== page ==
get down at the lodges, and the vehicles must be sent back.

"Why, the Chase is like a fair a'ready," said Mrs. Poyser, as she
got down from the cart, and saw the groups scattered under the
great oaks, and the boys running about in the hot sunshine to
survey the tall poles surmounted by the fluttering garments that
were to be the prize of the successful climbers. "I should ha'
thought there wasna so many people i' the two parishes. Mercy on
us! How hot it is out o' the shade! Come here, Totty, else your
little face 'ull be burnt to a scratchin'! They might ha' cooked
the dinners i' that open space an' saved the fires. I shall go to
Mrs. Best's room an' sit down."

"Stop a bit, stop a bit," said Mr. Poyser. "There's th' waggin
coming wi' th' old folks in't; it'll be such a sight as wonna come
o'er again, to see 'em get down an' walk along all together. You
remember some on 'em i' their prime, eh, Father?"

"Aye, aye," said old Martin, walking slowly under the shade of the
lodge porch, from which he could see the aged party descend. "I
remember Jacob Taft walking fifty mile after the Scotch raybels,
when they turned back from Stoniton."

He felt himself quite a youngster, with a long life before him, as
he saw the Hayslope patriarch, old Feyther Taft, descend from the
waggon and walk towards him, in his brown nigbtcap, and leaning on
his two sticks.

"Well, Mester Taft," shouted old Martin, at the utmost stretch of
his voice--for though he knew the old man was stone deaf, he could
not omit the propriety of a greeting--"you're hearty yet. You can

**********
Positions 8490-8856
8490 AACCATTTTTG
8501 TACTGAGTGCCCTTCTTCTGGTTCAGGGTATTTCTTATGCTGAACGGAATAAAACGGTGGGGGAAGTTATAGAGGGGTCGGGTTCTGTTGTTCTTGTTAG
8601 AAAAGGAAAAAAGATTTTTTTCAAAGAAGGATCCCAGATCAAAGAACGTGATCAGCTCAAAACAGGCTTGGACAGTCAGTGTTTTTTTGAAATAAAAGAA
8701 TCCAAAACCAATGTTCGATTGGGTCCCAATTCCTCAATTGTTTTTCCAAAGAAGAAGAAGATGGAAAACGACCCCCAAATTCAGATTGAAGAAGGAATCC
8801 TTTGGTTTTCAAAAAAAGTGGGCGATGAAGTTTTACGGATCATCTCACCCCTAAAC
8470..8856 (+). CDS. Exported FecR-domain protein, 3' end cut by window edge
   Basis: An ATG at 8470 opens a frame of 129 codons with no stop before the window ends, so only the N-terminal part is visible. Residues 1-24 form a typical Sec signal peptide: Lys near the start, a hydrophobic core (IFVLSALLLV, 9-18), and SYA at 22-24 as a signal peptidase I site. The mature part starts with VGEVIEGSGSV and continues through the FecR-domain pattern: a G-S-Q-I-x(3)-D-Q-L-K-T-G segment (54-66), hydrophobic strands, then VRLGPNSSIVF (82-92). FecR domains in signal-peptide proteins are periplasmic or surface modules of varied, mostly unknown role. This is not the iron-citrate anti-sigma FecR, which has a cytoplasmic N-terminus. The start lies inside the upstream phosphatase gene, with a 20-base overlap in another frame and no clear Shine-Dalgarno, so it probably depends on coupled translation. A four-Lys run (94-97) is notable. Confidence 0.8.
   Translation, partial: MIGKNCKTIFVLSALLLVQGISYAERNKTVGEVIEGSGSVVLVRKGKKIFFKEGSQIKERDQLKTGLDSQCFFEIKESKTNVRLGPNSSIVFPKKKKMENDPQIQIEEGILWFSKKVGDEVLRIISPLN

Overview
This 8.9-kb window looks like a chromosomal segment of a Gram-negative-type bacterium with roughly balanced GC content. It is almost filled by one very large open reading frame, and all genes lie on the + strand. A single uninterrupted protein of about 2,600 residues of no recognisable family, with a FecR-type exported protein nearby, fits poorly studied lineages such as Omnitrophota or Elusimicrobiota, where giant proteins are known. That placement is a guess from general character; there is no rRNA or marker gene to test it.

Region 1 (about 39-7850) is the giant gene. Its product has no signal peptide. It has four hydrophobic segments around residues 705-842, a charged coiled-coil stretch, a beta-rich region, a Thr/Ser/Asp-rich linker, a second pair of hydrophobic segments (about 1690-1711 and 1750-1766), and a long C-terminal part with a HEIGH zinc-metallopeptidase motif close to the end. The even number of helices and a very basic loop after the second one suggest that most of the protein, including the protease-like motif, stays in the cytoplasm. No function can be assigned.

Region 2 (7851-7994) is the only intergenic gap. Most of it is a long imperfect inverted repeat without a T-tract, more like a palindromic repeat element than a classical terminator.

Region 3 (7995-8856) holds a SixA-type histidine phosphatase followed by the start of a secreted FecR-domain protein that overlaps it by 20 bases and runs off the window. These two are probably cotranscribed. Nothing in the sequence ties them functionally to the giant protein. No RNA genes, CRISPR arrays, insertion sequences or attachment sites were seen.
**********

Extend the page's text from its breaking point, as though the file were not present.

enjoy yoursen to-day, for-all you're ninety an' better."

"Your sarvant, mesters, your sarvant," said Feyther Taft in a
treble tone, perceiving that he was in company.

The aged group, under care of sons or daughters, themselves worn
and grey, passed on along the least-winding carriage-road towards
the house, where a special table was prepared for them; while the
Poyser party wisely struck across the grass under the shade of the
great trees, but not out of view of the house-front, with its
sloping lawn and flower-beds, or of the pretty striped marquee at
the edge of the lawn, standing at right angles with two larger
marquees on each side of the open green space where the games were
to be played. The house would have been nothing but a plain
square mansion of Queen Anne's time, but for the remnant of an old
abbey to which it was united at one end, in much the same way as
one may sometimes see a new farmhouse rising high and prim at the
end of older and lower farm-offices. The fine old remnant stood a
little backward and under the shadow of tall beeches, but the sun
was now on the taller and more advanced front, the blinds were all
down, and the house seemed asleep in the hot midday. It made
Hetty quite sad to look at it: Arthur must be somewhere in the
back rooms, with the grand company, where he could not possibly
know that she was come, and she should not see him for a long,
long while--not till after dinner, when they said he was to come
up and make a speech.

But Hetty was wrong in part of her conjecture. No grand company
was come except the Irwines, for whom the carriage had been sent
early, and Arthur was at that moment not in a back room, but
walking with the rector into the broad stone cloisters of the old
abbey, where the long tables were laid for all the cottage tenants
and the farm-servants. A very handsome young Briton he looked to-
day, in high spirits and a bright-blue frock-coat, the highest
mode--his arm no longer in a sling. So open-looking and candid,
too; but candid people have their secrets, and secrets leave no
lines in young faces.

"Upon my word," he said, as they entered the cool cloisters, "I
think the cottagers have the best of it: these cloisters make a
delightful dining-room on a hot day. That was capital advice of
yours, Irwine, about the dinners--to let them be as orderly and
comfortable as possible, and only for the tenants: especially as
I had only a limited sum after all; for though my grandfather
talked of a carte blanche, he couldn't make up his mind to trust
me, when it came to the point."